After inspectors' recommendations, Truman Veterans Hospital staff to undergo training

Monday, April 19, 2010 | 10:35 p.m. CDT; updated 11:27 p.m. CDT, Monday, April 19, 2010

COLUMBIA — Hundreds of support staff and about 30 medical workers at the Harry S. Truman Memorial Veterans Hospital will undergo training to refresh their skills on protective gear usage and proper sterilization of reusable medical equipment.

The training follows recommendations by the Department of Veteran Affairs Office of Inspector General, which conducted an inspection of the hospital in February.

The inspector general’s routine report established that some hospital staff used shorter sterilization processes in instances where they were supposed to do full sterilization of medical equipment, a practice that potentially exposes patients to germs.

About 300 support staff, which includes cleaners and housekeepers, were also found not to be using personal protective equipment, especially while working in “decontamination” areas, contrary to Veterans Affairs’ policy.

The hospital’s public affairs officer, Stephen Gaither, said Monday that training would be provided to the staff that is mentioned in the report by the end of June.

The hospital director, Sallie Houser-Hanfelder, has concurred with all recommendations of the inspector general and has committed to fully implementing them.

A 12-month review of documentation revealed to the inspectors that staff were using “flash” sterilization while cleaning surgical equipment, a shorter cleaning process that is allowed only in emergency situations, such as a dropped sterilized equipment during an operation.

“Improper reprocessing of reusable medical equipment may transmit pathogens to patients and affect the functionality of the equipment,” according to the report signed by James Floyd, a regional director of Veterans Affairs.

Gaither said 15 nurses and an additional 15 sterilization processing staff will undergo fresh training while 300 support staff workers will be instructed on how to use gowns, gloves, shoe covers and face masks while working at the hospital’s decontamination areas.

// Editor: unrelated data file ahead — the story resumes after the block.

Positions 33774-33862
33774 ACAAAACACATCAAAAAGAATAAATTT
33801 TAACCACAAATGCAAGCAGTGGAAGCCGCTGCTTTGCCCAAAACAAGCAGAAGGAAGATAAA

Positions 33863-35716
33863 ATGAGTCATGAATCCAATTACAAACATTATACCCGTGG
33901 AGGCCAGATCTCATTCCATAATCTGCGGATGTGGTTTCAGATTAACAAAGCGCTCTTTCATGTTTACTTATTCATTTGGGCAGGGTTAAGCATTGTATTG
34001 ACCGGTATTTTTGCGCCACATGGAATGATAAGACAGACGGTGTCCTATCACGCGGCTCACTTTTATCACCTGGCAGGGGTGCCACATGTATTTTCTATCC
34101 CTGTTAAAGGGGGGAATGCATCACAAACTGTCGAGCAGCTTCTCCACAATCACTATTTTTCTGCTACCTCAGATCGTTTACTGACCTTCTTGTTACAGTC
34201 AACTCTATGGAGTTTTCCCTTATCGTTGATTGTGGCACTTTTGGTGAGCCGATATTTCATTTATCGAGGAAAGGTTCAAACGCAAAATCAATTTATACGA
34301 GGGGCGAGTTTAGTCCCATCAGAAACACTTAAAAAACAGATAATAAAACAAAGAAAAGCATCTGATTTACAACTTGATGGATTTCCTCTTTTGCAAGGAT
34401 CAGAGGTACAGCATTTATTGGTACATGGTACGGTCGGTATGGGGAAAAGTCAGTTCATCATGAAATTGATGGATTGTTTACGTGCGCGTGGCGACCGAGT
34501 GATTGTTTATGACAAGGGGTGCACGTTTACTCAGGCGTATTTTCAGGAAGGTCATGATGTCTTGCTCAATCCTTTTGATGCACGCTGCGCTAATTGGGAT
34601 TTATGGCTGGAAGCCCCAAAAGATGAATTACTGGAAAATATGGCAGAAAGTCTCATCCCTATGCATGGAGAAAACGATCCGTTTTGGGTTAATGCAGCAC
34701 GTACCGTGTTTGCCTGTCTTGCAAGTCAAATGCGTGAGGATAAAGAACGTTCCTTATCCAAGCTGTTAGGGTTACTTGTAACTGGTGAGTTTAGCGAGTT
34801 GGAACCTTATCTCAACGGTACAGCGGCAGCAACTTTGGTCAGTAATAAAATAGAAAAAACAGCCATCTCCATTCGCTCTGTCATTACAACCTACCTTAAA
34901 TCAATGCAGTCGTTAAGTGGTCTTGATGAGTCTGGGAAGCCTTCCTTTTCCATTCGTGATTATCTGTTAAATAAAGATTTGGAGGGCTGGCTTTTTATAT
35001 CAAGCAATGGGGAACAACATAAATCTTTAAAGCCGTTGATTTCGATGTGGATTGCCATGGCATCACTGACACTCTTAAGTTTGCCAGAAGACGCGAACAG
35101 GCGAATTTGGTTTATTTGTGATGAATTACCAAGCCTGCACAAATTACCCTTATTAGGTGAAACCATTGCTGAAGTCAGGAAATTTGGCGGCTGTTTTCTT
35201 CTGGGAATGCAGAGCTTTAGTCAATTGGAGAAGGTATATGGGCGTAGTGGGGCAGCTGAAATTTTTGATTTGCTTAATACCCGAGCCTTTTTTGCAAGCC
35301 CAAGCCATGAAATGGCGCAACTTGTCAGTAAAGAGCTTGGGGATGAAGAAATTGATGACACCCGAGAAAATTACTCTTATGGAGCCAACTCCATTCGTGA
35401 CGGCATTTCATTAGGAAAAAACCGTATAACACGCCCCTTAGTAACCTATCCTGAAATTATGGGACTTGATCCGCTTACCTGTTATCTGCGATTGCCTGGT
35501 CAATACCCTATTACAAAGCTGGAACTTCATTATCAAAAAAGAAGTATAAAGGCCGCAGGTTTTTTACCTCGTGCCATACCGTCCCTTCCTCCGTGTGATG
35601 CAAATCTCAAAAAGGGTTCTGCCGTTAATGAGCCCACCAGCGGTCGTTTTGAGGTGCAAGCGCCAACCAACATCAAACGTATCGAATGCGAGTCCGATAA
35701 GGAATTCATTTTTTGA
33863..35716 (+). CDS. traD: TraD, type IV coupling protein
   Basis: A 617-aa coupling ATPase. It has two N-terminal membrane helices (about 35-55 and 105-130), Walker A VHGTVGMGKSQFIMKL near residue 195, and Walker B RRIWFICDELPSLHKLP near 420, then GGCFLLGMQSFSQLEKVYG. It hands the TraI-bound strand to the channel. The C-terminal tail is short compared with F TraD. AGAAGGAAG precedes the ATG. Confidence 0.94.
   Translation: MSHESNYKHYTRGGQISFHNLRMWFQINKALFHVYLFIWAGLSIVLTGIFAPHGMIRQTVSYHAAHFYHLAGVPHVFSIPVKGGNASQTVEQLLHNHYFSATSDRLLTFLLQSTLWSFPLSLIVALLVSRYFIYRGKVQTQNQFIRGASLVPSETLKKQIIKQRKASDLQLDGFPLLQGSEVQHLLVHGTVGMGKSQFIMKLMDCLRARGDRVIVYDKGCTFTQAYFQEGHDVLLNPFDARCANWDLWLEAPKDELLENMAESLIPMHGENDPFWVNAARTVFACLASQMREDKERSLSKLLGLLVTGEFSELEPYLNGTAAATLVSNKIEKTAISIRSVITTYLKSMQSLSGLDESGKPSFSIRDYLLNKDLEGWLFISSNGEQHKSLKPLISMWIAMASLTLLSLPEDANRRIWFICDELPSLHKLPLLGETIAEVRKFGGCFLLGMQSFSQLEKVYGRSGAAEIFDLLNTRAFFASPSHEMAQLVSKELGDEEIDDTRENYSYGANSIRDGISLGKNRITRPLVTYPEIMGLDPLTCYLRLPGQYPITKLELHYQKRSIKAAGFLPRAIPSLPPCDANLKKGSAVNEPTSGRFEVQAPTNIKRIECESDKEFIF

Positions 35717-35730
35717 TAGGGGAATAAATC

The Office of Inspector General made eight recommendations that require immediate corrective action and two “reviews” where no recommendations were made.

This is about the same number of recommendations that the inspector made in the last review report that was published in February 2008.

The report notes that the medical center “had corrected all findings related to health care” from the previous review.

The Office of Inspector General conducts routine inspections on health care facilities for veterans every three years, but it may also move in any time to investigate allegations made by Veteran Affairs employees, patients, members of Congress or any other parties.

The inspections evaluate the quality of medical services extended to veterans and also provide awareness training for employees on potential cases of fraud, waste or abuse of the system.

“We recognize that we have human beings in the organization and cannot achieve perfection," Gaither said. "This is, however, a more favorable report in that there are the same number of recommendations as last time and all the past corrective actions were implemented.”

He said that no patient was exposed to infection from the shorter sterilization processes used by staff.

“If they had been, this would be a much more serious report, and it would have been reported through the Joint Commission Accreditation Program,” said Gaither, referring to the organization that looks into serious patient safety issues.

Among the other recommendations in the report is that all the staff members, who are identified as being at risk of exposure to a harmful atmosphere will also be required to receive an annual respirator testing, training and medical evaluation.

Some staff members will also be required to receive annual environmental hazard training.

The inspector also recommended that staff should improve on their filing of inter-facility transfer documentation, which sometimes are only partially filled.

“They are not bad, they provide good counseling,” said Joe Coslett, an Iraq war veteran who attends post-traumatic stress therapy at the hospital. He echoed sentiments expressed by other patients.

Truman Veterans Hospital is one out of an estimated 1,400 health care sites where an estimated 23.4 million veterans can access their medical care in the U.S. and Puerto Rico.

The hospital serves more than 32,000 veterans per year out of a potential 113,000 vets who live in 44 counties in central Missouri and one county in Western Illinois.

Medical care expenditure budget at the hospital is projected to be $216.3 million this year, down from $221.1 million last year.

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